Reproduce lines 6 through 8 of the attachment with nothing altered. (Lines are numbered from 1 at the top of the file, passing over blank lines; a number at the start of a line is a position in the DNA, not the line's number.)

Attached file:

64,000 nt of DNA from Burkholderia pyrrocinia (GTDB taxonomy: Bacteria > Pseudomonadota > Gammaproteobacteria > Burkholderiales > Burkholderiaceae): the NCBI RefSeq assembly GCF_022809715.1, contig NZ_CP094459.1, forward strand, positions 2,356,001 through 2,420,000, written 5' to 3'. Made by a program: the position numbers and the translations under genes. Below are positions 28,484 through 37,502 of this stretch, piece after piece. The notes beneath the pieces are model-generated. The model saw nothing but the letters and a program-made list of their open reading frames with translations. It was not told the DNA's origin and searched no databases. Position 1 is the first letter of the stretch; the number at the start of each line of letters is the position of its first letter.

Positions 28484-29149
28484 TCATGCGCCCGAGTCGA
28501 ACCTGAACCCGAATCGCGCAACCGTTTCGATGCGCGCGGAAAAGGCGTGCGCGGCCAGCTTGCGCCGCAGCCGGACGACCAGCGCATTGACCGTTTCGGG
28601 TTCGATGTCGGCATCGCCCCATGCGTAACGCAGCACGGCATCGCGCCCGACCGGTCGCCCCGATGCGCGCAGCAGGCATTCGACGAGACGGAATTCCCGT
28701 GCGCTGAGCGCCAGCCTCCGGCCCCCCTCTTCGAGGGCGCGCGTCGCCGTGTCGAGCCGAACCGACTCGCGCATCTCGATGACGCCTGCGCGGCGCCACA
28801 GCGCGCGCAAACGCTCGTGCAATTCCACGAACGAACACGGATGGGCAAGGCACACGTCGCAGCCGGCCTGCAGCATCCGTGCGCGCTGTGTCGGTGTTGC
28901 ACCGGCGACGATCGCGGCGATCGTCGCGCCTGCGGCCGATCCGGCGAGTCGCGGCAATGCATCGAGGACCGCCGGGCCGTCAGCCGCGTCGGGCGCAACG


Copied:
28701 GCGCTGAGCGCCAGCCTCCGGCCCCCCTCTTCGAGGGCGCGCGTCGCCGTGTCGAGCCGAACCGACTCGCGCATCTCGATGACGCCTGCGCGGCGCCACA
28801 GCGCGCGCAAACGCTCGTGCAATTCCACGAACGAACACGGATGGGCAAGGCACACGTCGCAGCCGGCCTGCAGCATCCGTGCGCGCTGTGTCGGTGTTGC
28901 ACCGGCGACGATCGCGGCGATCGTCGCGCCTGCGGCCGATCCGGCGAGTCGCGGCAATGCATCGAGGACCGCCGGGCCGTCAGCCGCGTCGGGCGCAACG